My Five Crime Fiction notables:
5) The Damage Done by Hilary Davidson
A slickly written, meticulously researched mystery with heavy noir elements. Davidson's first novel length effort is far from a perfect novel, but it is a highly enjoyable read and I'm looking forward to further entries in the Lily Moore series and where she takes her characters
4) Bad Juju and Other tales of Madness and Mayhem by Jonathan Woods
My favorite single author short story collection of the year. Woods is a master of the short form and each story in the collection is a insane nugget of desperation and over the top violence.
3) Broken Dreams by Nick Quantrill
What I like most about Quantrill's PI Joe Geraghty is that, yes, Geraghty's past life is fraught with tormented moments, but he is not over burdened by them. Geraghty has dealt with his pain and has moved on and is dealing with day-to-day life as opposed to letting it turn him into a self serving prick like most fictional PI's. Broken Dreams is a gripping, atmospheric read and like the Damage Done, it's not perfect, but it is highly readable
2) Print the Legend by Craig McDonald
My favorite ongoing series. Each entry in the Lassiter series keeps getting better and better. I can't wait for One True Sentence.
1) Requiems for the Departed edited by Gerard Brennan and Michael Stone
My favorite anthology of the year in a year over flowing with truly amazing anthologies.
I know this has been one long winded bastard of a post, but finally, here are my top five novels of the year.
My Top Five
5) Pike by Benjamin Whitmer
I commented on Facebook when I first started reading Pike that I felt like I needed to take a scalding hot bath every 50 pages or so. I still hold to this opinion. Pike is stripped down, working class noir. Each chapter is like a punch to the face and is one of the most carefully constructed novels of the year.
4) Expiration Date by Duane Swierczynski
This genre bender is classic Swierczynski. Whip crack plotting, near nonstop action, and some of the most intelligent, personal writing of Philly's reigning king of pulp's career. One of the few novels I read multiple times this year.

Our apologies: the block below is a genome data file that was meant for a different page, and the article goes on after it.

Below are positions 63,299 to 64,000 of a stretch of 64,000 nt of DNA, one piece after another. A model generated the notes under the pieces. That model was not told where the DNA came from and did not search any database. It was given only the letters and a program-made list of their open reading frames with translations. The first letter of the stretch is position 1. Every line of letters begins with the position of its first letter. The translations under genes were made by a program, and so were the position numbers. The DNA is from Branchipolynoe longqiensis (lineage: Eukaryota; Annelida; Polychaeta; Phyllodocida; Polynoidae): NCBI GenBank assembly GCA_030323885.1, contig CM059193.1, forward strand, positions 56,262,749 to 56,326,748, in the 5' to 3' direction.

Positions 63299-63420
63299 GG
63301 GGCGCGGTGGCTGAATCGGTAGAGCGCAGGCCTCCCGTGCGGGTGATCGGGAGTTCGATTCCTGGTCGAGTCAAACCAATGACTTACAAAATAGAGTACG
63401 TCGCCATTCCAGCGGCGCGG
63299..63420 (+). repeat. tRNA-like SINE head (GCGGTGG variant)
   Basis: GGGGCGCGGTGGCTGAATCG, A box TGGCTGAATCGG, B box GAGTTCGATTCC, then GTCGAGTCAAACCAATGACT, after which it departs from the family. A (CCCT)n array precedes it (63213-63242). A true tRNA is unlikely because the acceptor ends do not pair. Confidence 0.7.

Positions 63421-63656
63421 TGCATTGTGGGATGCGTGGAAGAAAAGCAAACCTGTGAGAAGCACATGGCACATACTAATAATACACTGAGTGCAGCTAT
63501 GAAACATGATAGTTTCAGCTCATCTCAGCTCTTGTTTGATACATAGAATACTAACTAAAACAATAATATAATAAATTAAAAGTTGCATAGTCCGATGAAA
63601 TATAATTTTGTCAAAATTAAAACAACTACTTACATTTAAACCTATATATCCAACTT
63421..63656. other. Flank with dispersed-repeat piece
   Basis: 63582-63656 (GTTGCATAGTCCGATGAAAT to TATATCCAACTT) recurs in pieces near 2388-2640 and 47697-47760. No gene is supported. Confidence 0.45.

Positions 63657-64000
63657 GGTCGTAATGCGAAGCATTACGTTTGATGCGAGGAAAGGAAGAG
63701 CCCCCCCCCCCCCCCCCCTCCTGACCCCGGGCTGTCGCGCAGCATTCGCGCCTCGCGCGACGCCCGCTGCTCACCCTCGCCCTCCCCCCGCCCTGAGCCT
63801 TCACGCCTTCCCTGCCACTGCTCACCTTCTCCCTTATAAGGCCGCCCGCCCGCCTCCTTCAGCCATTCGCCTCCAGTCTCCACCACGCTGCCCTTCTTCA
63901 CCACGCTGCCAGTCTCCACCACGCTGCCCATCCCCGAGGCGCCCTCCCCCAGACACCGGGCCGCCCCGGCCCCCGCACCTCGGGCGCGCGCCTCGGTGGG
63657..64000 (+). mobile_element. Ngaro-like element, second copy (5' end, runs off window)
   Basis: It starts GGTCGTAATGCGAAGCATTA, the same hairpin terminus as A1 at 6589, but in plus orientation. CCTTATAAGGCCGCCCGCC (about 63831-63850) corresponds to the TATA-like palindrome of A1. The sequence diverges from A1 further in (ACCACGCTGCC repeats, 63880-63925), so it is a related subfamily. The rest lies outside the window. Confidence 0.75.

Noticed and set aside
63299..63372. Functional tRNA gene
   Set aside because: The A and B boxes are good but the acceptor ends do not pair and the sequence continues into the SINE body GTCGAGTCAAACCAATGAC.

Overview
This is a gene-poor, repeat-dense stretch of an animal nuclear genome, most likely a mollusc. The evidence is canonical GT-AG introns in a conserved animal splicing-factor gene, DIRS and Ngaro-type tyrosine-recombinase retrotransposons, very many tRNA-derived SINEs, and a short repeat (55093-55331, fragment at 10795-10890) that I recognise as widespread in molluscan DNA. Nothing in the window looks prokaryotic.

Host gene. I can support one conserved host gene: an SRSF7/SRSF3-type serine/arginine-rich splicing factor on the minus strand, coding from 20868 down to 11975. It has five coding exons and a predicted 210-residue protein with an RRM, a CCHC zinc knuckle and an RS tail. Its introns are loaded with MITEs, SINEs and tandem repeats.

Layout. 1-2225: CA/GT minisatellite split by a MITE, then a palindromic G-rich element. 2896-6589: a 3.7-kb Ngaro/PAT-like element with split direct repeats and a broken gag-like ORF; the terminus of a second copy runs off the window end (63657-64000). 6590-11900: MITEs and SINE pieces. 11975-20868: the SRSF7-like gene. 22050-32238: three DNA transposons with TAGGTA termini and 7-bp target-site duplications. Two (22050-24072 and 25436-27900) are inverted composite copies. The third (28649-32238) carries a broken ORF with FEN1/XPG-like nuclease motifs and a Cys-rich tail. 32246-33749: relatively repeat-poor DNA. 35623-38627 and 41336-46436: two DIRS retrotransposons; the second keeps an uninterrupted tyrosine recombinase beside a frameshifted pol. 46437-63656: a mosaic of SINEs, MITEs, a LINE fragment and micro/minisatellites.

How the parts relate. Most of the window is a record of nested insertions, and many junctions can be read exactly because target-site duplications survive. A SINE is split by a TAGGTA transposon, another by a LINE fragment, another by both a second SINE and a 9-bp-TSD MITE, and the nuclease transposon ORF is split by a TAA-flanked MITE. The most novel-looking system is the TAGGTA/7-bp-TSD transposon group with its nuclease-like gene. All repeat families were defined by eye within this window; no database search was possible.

3) Late Rain by Lynn Kostoff and Johnny Porno by Charlie Stella (tie)
Kostoff and Stella seem to be attached at the hip this year and with good reason. Both authors have produced the two best and, far from easily defined novels, of their careers. Yes, both are crime novels on the surface, but there's so much more going on in each of them. Both are tightly drawn character studies without an ounce of fat on either of them.
2) The Wolves of Fairmount Park by Dennis Tafoya
Tafoya's sophomore effort can be easily compared to the best of Richard Price and George Pelacanos. Tafoya skillfully handles this weighty, character driven tome with the deft skill of a far more experienced novelist. I've said it before and I'll say it again, Tafoya is the novelist to watch in the years to come.
1) The Cold Kiss by John Rector
The moment I cracked the ARC of the Cold Kiss open, I knew I would be including it on my ten best of list. Two hours later as I turned the last page, I knew it would be my number 1 pick. The Cold Kiss is a perfect balance of character, plot, and action. No, the plot of a young couple coming across a shit load of dirty cash and then being hunted down for it isn't the most original, but Rector manages to make it fresh by combining it with an intense locked room style mystery. By the way, if I was a betting man, I'd put money down that five years from now, Rector will be ranked as one of the most renowned thriller writers in the states. The Cold Kiss is an amazing, can not be missed novel